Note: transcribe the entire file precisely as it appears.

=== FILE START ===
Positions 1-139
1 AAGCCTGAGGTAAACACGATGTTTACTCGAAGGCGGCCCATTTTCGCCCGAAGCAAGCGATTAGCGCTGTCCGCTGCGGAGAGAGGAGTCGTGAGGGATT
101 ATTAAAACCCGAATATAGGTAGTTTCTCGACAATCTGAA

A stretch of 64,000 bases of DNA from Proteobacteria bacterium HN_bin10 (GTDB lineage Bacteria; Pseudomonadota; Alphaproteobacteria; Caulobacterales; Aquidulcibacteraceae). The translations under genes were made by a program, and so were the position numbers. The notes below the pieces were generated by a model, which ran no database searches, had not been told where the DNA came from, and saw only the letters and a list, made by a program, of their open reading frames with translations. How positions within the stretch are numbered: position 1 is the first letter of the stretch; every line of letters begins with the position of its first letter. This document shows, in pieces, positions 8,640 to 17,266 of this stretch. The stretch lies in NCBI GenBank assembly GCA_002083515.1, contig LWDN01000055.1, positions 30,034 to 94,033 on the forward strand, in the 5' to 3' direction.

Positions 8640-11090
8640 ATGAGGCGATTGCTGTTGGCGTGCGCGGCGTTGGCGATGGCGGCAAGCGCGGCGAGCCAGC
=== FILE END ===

Positions 1-139
1 AAGCCTGAGGTAAACACGATGTTTACTCGAAGGCGGCCCATTTTCGCCCGAAGCAAGCGATTAGCGCTGTCCGCTGCGGAGAGAGGAGTCGTGAGGGATT
101 ATTAAAACCCGAATATAGGTAGTTTCTCGACAATCTGAA

A stretch of 64,000 bases of DNA from Proteobacteria bacterium HN_bin10 (GTDB lineage Bacteria; Pseudomonadota; Alphaproteobacteria; Caulobacterales; Aquidulcibacteraceae). The translations under genes were made by a program, and so were the position numbers. The notes below the pieces were generated by a model, which ran no database searches, had not been told where the DNA came from, and saw only the letters and a list, made by a program, of their open reading frames with translations. How positions within the stretch are numbered: position 1 is the first letter of the stretch; every line of letters begins with the position of its first letter. This document shows, in pieces, positions 8,640 to 17,266 of this stretch. The stretch lies in NCBI GenBank assembly GCA_002083515.1, contig LWDN01000055.1, positions 30,034 to 94,033 on the forward strand, in the 5' to 3' direction.

Positions 8640-11090
8640 ATGAGGCGATTGCTGTTGGCGTGCGCGGCGTTGGCGATGGCGGCAAGCGCGGCGAGCCAGC